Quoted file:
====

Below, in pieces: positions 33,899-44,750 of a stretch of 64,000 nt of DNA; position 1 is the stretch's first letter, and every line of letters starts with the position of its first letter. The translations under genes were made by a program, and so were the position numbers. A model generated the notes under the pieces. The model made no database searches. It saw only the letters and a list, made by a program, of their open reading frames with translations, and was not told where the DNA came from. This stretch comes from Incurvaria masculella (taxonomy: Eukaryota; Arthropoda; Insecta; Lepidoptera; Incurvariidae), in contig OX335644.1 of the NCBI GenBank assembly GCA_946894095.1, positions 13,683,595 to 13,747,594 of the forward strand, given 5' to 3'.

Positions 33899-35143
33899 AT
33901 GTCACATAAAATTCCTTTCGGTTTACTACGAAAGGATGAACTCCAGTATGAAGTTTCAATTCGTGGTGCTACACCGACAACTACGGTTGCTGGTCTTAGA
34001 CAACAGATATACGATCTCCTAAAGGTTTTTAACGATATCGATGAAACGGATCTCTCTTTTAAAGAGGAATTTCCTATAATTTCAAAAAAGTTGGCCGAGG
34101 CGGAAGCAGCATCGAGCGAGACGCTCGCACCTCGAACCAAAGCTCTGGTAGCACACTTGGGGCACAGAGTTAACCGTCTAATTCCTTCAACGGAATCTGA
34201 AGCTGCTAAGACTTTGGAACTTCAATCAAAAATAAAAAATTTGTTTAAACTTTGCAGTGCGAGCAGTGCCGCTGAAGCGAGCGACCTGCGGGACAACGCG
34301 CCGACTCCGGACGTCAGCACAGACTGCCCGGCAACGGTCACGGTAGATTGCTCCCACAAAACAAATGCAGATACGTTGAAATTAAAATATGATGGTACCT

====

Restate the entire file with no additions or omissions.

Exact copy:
Below, in pieces: positions 33,899-44,750 of a stretch of 64,000 nt of DNA; position 1 is the stretch's first letter, and every line of letters starts with the position of its first letter. The translations under genes were made by a program, and so were the position numbers. A model generated the notes under the pieces. The model made no database searches. It saw only the letters and a list, made by a program, of their open reading frames with translations, and was not told where the DNA came from. This stretch comes from Incurvaria masculella (taxonomy: Eukaryota; Arthropoda; Insecta; Lepidoptera; Incurvariidae), in contig OX335644.1 of the NCBI GenBank assembly GCA_946894095.1, positions 13,683,595 to 13,747,594 of the forward strand, given 5' to 3'.

Positions 33899-35143
33899 AT
33901 GTCACATAAAATTCCTTTCGGTTTACTACGAAAGGATGAACTCCAGTATGAAGTTTCAATTCGTGGTGCTACACCGACAACTACGGTTGCTGGTCTTAGA
34001 CAACAGATATACGATCTCCTAAAGGTTTTTAACGATATCGATGAAACGGATCTCTCTTTTAAAGAGGAATTTCCTATAATTTCAAAAAAGTTGGCCGAGG
34101 CGGAAGCAGCATCGAGCGAGACGCTCGCACCTCGAACCAAAGCTCTGGTAGCACACTTGGGGCACAGAGTTAACCGTCTAATTCCTTCAACGGAATCTGA
34201 AGCTGCTAAGACTTTGGAACTTCAATCAAAAATAAAAAATTTGTTTAAACTTTGCAGTGCGAGCAGTGCCGCTGAAGCGAGCGACCTGCGGGACAACGCG
34301 CCGACTCCGGACGTCAGCACAGACTGCCCGGCAACGGTCACGGTAGATTGCTCCCACAAAACAAATGCAGATACGTTGAAATTAAAATATGATGGTACCT